22nd September 1944
0830 - A traffic control officer informed the Group Commander that the Group was 'frozen' and that 69 Bde. of 50 Div. was having priority on the road. On passing down the road from ST. ODENRODE to the present point, considerable small arms fire had been heard on the north-west side of the road and there were guns in action near the road verges north of ST. ODENRODE. The available anti-tank guns were brought into action and defence posts established. At about 1100 hours the small arms fire increased in intensity and appeared to be approximately 500 yards to north-west of the road in some fairly thick woods. A general 'stand to' was ordered and a party went out to investigate. The 101st U.S. Airborne Division was providing flank protection to the main axis in this area but as their Division was covering some 25 miles, they were very thin on the ground. Furthermore, adjoining units stationary on the road had also sent patrols to the end of the woods and it was also reported that some infantry from 69 Bde. who were also passing, debussed to investigate north-west of our positions, though this was not confirmed. The party was instructed not to proceed into the wood itself as the force available was quite inadequate for wood clearance. This party was sniped on several occasions both with automatic weapons and single shots, without casualties being suffered. A post was left covering the exit from the wood.
1300 - The Group was ordered to stand down.
1500 - An armoured car from the Royal Dragoons stopped at the head of our column and it was understood that that unit, in conjunction with 44 R.T.R. were in support of the 101st U.S. Airborne Division. In view of the difficulty in getting information as to the position in the immediate vicinity of the Group, a 22 set was netted in to the armoured car's wireless net. It was also arranged that the armoured car would go into the wood together with a scout car which had arrived on the scene and a patrol found by Group H.Q. This was done and upon reaching a point some 500 yards from the road, Cpl. Howard of H.Q. saw, fired at and hit a German whom he saw some 80 yards away. Firing was also directed from stens into the area and 28 Germans came out from the Hedgerow and gave themselves up. It was thought that a 29th man was dead but a burial party who went back some ¼ of an hour later, found only traces of blood. At this time another German gave himself up voluntarily to personnel of the 2nd Light Battery. The weapons captured included 2 M.G. 38's.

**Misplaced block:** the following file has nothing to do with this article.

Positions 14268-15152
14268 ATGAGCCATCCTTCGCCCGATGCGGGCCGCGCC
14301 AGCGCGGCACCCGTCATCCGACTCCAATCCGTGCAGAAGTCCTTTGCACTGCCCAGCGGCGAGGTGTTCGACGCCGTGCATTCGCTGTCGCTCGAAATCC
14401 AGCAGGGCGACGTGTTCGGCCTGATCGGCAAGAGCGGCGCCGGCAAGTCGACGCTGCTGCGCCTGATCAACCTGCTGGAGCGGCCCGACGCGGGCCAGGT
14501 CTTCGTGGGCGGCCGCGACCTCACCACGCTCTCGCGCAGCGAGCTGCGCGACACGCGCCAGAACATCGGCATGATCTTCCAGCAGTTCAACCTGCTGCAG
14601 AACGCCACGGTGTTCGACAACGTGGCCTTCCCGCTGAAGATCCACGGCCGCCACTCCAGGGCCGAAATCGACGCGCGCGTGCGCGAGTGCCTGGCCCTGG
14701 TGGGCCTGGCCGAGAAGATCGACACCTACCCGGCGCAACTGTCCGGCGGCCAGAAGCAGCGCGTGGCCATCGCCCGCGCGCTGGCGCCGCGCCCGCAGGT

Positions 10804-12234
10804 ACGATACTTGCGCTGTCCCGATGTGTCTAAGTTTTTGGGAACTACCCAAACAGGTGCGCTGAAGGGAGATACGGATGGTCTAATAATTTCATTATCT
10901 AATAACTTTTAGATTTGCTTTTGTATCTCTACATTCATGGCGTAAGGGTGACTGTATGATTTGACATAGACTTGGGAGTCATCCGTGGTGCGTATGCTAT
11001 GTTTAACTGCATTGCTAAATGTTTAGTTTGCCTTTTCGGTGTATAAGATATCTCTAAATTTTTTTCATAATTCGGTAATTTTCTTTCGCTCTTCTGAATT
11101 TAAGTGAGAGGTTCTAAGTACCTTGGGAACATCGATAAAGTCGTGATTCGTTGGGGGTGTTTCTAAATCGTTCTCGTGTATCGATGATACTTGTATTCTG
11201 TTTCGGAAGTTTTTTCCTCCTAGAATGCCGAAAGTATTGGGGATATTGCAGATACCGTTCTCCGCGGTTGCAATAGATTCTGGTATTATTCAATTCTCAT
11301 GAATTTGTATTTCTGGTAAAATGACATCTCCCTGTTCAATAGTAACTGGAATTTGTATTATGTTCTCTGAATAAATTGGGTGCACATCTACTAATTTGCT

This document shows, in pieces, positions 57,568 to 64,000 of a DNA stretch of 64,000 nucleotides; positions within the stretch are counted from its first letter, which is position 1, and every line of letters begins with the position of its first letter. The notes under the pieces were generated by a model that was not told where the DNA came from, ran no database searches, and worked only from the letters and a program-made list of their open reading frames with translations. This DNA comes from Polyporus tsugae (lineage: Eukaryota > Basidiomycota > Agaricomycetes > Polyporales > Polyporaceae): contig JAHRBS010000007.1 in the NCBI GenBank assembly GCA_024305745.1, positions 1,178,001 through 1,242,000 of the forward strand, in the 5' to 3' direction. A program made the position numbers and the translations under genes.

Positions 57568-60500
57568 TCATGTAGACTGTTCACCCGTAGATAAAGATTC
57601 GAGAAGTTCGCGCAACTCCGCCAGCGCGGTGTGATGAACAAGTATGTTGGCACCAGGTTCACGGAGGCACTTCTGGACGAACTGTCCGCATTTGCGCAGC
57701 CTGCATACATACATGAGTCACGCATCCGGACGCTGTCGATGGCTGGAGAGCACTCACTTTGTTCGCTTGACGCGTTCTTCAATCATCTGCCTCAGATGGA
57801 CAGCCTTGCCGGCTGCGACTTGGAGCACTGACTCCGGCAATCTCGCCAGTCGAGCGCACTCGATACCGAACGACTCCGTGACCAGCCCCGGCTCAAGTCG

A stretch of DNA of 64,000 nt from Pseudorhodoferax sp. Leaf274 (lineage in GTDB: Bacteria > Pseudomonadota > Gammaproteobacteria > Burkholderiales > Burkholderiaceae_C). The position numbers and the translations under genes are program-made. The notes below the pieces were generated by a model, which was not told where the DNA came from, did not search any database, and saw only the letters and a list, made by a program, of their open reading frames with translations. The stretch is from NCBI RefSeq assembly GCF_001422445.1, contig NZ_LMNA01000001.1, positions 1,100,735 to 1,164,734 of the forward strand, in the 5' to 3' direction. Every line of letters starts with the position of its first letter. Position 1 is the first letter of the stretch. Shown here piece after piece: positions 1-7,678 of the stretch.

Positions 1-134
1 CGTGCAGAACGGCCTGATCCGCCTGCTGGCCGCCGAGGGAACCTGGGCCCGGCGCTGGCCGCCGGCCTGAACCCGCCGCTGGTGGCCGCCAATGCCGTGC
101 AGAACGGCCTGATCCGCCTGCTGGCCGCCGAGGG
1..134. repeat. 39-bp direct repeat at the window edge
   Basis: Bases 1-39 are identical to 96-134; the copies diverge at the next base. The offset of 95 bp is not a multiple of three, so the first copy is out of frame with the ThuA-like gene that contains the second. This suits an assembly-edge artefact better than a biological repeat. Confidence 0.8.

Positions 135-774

22nd to 23rd September 1944
Night - On the information available it appeared from the prisoners that there were considerable numbers of Germans still in the woods in the area. Later the same evening about 350 were captured by the 101st Division immediately north-east of our position and were seen marching on the road to VEGHEL. Contrary to expectation, the night was without incident, though units nearer VEGHEL suffered casualties through enemy gunfire. The Group had remained frozen after the passage of 69 Bde. because the road was cut by an enemy armoured force approximately a mile north of VEGHEL and a number of vehicles of the preceding group were destroyed with casualties.
23rd September 1944
Morning - Throughout the morning VEGHEL was shelled intermittently and no information had been obtained as to when a move was likely though the Group Commander had an interesting time hearing the Adjutant of the 44 R.T.R. calling up an armoured column who were coming back down the main axis from NIJMEGEN, there apparently at that time being no other wireless communications between VEGHEL and the armoured force approaching from the north.
1530 - A Colonel of the 69 Bde. who appeared to have come from the north-east was stopped as he passed the head of the column and he stated that he was probably the first vehicle through the enemy road block which had now been disposed of by the armoured column from Guards Armoured Division. 10 minutes later a traffic control officer informed the Group Commander that the road was again open and that the Group would move immediately in rear of the remainder of 69 Bde. but this order was countermanded by the Lt-Col. responsible for traffic control and the Group moved off within 20 minutes. Only a few isolated vehicles had got through to GRAVE (6253) before the R.A. Column but there was no incident except slight enemy sniping. The road was found clear all the way and the Group arrived in its new area at 7459 just south-east of NIJMEGEN at 1830 hours.
26th September 1944
2345 - Evacuation of Airborne personnel north of the Rhine commenced and carried on all through the night. The majority of the personnel were housed in NIJMEGEN but some came to the Seaborne Echelon's location.
27th September 1944
0930 - Lt. Q.M. despatched to BRUSSELS airport to fly home to England and arrange for the Regiment's return to BOSTON.
28th September 1944
0640 - Seaborne Echelon moved to Barracks, LOUVAIN and were later joined by the evacuated airborne personnel. Captain A.J.A. Hanhart, R.A. once again took over the appointment of Adjutant of the Light Regiment, the R.A. Group dissolved and its sub-units returned to their parent units.
29th September 1944
1400 - The 1st Air Landing Light Regiment excluding the drivers of the 1st Seaborne transport, which is to return to the U.K. by sea, moved off to BRUSSELS airport where, after a short wait, parties of 25 were detailed in Dakota transport aircraft and flown to BARKSTON HEATH Aerodrome.